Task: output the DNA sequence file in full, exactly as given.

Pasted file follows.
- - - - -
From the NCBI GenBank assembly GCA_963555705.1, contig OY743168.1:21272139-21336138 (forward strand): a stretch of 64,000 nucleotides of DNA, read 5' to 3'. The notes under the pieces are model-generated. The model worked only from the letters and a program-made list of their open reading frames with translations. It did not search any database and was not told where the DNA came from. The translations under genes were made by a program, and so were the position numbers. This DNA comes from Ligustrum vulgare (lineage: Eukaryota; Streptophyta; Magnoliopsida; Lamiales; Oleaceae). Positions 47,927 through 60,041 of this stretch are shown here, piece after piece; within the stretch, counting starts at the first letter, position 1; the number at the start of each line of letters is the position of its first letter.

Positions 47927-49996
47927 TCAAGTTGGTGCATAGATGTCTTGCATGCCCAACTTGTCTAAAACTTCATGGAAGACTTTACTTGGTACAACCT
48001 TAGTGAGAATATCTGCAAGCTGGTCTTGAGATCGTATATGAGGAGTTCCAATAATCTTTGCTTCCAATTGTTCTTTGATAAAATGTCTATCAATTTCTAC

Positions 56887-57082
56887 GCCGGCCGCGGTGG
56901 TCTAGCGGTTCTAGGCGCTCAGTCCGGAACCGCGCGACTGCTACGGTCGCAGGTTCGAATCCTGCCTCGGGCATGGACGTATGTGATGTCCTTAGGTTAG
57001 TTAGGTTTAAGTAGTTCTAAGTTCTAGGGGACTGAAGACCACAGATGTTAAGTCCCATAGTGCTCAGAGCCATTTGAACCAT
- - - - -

From the NCBI GenBank assembly GCA_963555705.1, contig OY743168.1:21272139-21336138 (forward strand): a stretch of 64,000 nucleotides of DNA, read 5' to 3'. The notes under the pieces are model-generated. The model worked only from the letters and a program-made list of their open reading frames with translations. It did not search any database and was not told where the DNA came from. The translations under genes were made by a program, and so were the position numbers. This DNA comes from Ligustrum vulgare (lineage: Eukaryota; Streptophyta; Magnoliopsida; Lamiales; Oleaceae). Positions 47,927 through 60,041 of this stretch are shown here, piece after piece; within the stretch, counting starts at the first letter, position 1; the number at the start of each line of letters is the position of its first letter.

Positions 47927-49996
47927 TCAAGTTGGTGCATAGATGTCTTGCATGCCCAACTTGTCTAAAACTTCATGGAAGACTTTACTTGGTACAACCT
48001 TAGTGAGAATATCTGCAAGCTGGTCTTGAGATCGTATATGAGGAGTTCCAATAATCTTTGCTTCCAATTGTTCTTTGATAAAATGTCTATCAATTTCTAC

Positions 56887-57082
56887 GCCGGCCGCGGTGG
56901 TCTAGCGGTTCTAGGCGCTCAGTCCGGAACCGCGCGACTGCTACGGTCGCAGGTTCGAATCCTGCCTCGGGCATGGACGTATGTGATGTCCTTAGGTTAG
57001 TTAGGTTTAAGTAGTTCTAAGTTCTAGGGGACTGAAGACCACAGATGTTAAGTCCCATAGTGCTCAGAGCCATTTGAACCAT